Johnny Depp speaks of Hollywood ‘boycott’ after losing ‘wife beater’ libel trial against The Sun newspaper | Ents & Arts News
Johnny Depp has said he has been through “an unpleasant and messy situation” and is facing a Hollywood “boycott” after losing his high-profile libel case against The Sun newspaper, according to a new interview.
Following a three-week trial in 2020, a judge found that allegations calling Depp a “wife beater” in the newspaper were “substantially true” and ruled that he had assaulted his ex-wife Amber Heard on a number of occasions, causing her to “fear for her life” three times.
The Pirates Of The Caribbean star was told following a later hearing that he would not be able to appeal the decision.
While the allegations involved assault, it was not a criminal trial – Depp was suing The Sun – so the actor has not been found guilty of any criminal offence. However, shortly following the judge’s ruling he was dropped by Warner Bros from the Harry Potter spin-off franchise Fantastic Beasts, and replaced in the role of Gellert Grindelwald by Mads Mikkelsen.
Now he has given his first interview since the case, speaking to The Sunday Times to promote his new film Minamata, about the real-life story of a war photographer documenting the mercury poisoning of Japanese villagers in the early 1970s.
Depp, 58, faces another legal battle in the US in 2022 – a $50 million defamation lawsuit Heard over a Washington Post opinion piece on domestic abuse – so said he could not talk about the court case.
However, when speaking about Minamata, he reportedly alluded to his situation.
“Some films touch people,” he said, according to The Sunday Times. “And this affects those in Minamata and people who experience similar things. And for anything… for Hollywood’s boycott of, erm, me? One man, one actor in an unpleasant and messy situation, over the last number of years?”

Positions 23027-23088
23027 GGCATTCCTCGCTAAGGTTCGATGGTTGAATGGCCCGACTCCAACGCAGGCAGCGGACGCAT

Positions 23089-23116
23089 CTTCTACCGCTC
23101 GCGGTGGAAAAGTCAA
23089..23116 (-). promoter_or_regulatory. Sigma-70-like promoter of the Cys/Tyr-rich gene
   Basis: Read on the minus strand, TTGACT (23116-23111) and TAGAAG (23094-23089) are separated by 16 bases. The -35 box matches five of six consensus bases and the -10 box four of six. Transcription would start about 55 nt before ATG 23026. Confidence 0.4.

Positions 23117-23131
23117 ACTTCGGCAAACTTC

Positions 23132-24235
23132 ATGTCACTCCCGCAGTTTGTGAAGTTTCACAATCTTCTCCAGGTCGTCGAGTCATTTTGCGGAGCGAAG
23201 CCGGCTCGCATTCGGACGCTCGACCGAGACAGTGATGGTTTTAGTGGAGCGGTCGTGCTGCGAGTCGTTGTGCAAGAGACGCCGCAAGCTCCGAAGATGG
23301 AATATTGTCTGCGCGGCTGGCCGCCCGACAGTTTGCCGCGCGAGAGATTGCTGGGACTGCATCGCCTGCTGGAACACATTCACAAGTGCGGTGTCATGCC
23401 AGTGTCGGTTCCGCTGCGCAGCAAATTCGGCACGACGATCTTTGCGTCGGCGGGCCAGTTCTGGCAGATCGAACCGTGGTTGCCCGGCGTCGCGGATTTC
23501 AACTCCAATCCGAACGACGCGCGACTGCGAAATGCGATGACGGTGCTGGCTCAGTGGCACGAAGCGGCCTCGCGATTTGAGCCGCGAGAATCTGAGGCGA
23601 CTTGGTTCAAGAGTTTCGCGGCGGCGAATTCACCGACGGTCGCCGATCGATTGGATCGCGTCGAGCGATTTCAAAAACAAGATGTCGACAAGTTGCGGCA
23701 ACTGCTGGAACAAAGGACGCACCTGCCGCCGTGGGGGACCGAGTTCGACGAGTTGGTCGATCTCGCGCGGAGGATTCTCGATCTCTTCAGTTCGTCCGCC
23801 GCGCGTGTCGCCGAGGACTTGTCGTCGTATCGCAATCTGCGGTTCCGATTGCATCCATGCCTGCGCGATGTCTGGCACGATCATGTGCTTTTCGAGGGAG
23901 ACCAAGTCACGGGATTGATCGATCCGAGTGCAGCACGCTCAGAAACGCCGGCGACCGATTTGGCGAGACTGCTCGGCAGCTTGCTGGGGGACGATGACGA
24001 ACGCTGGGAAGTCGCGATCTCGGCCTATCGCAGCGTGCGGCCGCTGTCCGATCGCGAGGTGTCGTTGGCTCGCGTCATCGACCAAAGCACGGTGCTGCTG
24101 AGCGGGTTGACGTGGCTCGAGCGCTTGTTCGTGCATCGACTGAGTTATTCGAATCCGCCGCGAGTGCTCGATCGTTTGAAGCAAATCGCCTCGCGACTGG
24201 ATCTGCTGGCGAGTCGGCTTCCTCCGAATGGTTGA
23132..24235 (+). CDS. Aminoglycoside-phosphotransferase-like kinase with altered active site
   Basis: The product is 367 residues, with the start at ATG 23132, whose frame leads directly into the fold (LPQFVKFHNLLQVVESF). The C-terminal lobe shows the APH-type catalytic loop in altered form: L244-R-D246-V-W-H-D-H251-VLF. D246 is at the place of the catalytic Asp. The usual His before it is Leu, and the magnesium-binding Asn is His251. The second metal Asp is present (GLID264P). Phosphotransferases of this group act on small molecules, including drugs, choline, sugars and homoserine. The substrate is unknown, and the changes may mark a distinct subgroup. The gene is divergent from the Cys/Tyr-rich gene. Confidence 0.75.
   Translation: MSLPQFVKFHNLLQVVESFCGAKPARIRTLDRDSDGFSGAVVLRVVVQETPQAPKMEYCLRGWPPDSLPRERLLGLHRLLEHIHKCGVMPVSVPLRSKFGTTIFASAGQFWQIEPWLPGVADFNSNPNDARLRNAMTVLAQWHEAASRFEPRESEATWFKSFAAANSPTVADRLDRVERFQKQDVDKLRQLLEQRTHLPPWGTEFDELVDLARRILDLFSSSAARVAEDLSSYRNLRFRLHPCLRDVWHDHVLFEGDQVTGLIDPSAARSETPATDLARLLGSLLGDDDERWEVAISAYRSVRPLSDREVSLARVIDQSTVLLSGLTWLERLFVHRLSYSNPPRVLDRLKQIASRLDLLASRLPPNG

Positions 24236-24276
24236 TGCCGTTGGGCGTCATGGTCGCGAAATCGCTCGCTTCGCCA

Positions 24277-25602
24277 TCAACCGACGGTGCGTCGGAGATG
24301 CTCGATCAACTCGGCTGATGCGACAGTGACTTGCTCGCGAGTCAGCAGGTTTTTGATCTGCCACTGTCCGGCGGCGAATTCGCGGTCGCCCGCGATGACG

He then added: “But, you know, I’m moving towards where I need to go to make all that… to bring things to light.”
The actor said that “this particular arena of my life has been so absurd” but “what the people in Minamata dealt with? People who suffered with COVID? A lot of people lost lives. Children sick… But what I’ve been through? That’s like getting scratched by a kitten. Comparatively.”
Depp went on to say that Minamata, which was made before the 2020 libel trial, will not be his last film, despite the “boycott”.
And earlier this month it was announced that he is set to be given a lifetime achievement award from a major film festival in Spain.
The actor will receive the Donostia Award, the highest honour at the San Sebastian festival, taking place in September, with organisers calling him “one of contemporary cinema’s most talented and versatile actors”.
The decision was condemned by a leading group of female filmmakers in Spain, who said it “speaks very badly of the festival and its leadership, and transmits a terrible message to the public – it doesn’t matter if you are an abuser as long as you are a good actor.”